Roberts syndrome (RBS) is characterized by pre- and postnatal growth retardation, severe symmetric limb reduction defects, craniofacial anomalies and severe intellectual deficit. SC phocomelia is a milder form of RBS.
The prevalence and incidence are not known. Less than 150 cases have been described in the literature.
Upper limbs are more frequently and severely affected than lower limbs. The defect is mostly mesomelic with the radius being the most affected in the upper limbs, and the fibula in the lower limbs. The most severe defects result in phocomelia. Aplastic or hypoplastic thumbs, oligodactyly, clinodactyly or syndactyly can also occur. Craniofacial anomalies include microcephaly (more severe in males than in females), hypoplastic nasal alae, malar hypoplasia, hypertelorism, micrognathia, capillary hemangioma, exophthalmos, downslanting palpebral fissures, dysplastic or small ears, cloudy cornea or cataracts, and cleft lip and palate. There is a correlation between the degree of limb and facial malformations. Other malformations such as congenital heart defects, cystic kidney and large genitalia (enlarged phallus or clitoris), may occur. Severe intellectual deficit is observed in patients surviving the newborn period.
The disease is caused by mutations in the ESCO2 gene (8p21.1), which encodes a protein belonging to the Eco1/Ctf7 family of acetyltransferases, involved in the establishment of sister chromatid cohesion during S phase. ESCO2 mutations lead to delayed cell division, increased cell death and impaired cell proliferation. The loss of progenitor cells during embryogenesis is likely responsible for the developmental defects observed in RBS.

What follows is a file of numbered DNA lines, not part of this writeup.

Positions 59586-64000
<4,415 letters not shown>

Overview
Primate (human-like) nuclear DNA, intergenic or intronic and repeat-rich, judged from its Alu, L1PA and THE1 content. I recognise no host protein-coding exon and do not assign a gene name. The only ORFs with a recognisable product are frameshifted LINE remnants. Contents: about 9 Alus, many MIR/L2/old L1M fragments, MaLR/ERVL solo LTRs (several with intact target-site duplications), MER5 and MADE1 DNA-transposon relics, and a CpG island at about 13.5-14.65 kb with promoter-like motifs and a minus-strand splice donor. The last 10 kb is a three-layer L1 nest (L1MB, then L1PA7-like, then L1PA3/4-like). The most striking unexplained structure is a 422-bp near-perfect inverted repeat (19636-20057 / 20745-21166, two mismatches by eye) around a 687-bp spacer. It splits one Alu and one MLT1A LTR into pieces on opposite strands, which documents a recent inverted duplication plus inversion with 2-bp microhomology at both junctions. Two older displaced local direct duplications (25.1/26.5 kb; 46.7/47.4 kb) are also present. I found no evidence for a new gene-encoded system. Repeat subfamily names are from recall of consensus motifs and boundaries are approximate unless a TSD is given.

The diagnosis is based on clinical features and karyotyping (with a characteristic ``railroad track'' appearance of chromosomes due to repulsion of heterochromatic regions and premature centromere separation). Direct sequencing of the ESCO2 gene can confirm the diagnosis.
Differential diagnoses include thalidomide embryopathy, and the Baller-Gerold, Cornelia de Lange and TAR syndromes (see these terms).
When a previous child in the family is diagnosed with RBS and carries ESCO2 mutations, prenatal diagnosis can be performed through DNA analysis of chorionic villus samples. Otherwise, RBS may be suspected by observation of characteristic RBS anomalies at ultrasonography and can be confirmed by karyotyping.
The mode of transmission is autosomal recessive.
Management includes surgical correction of facial malformations, surgical and/or orthopedic treatment of limb defects and management of the cognitive disabilities.
Prognosis is relatively unfavorable. High mortality in the newborn period or early childhood is due to cardiac or renal malformations.
Last update: September 2009
- Pr Sylvie MANOUVRIER-HANU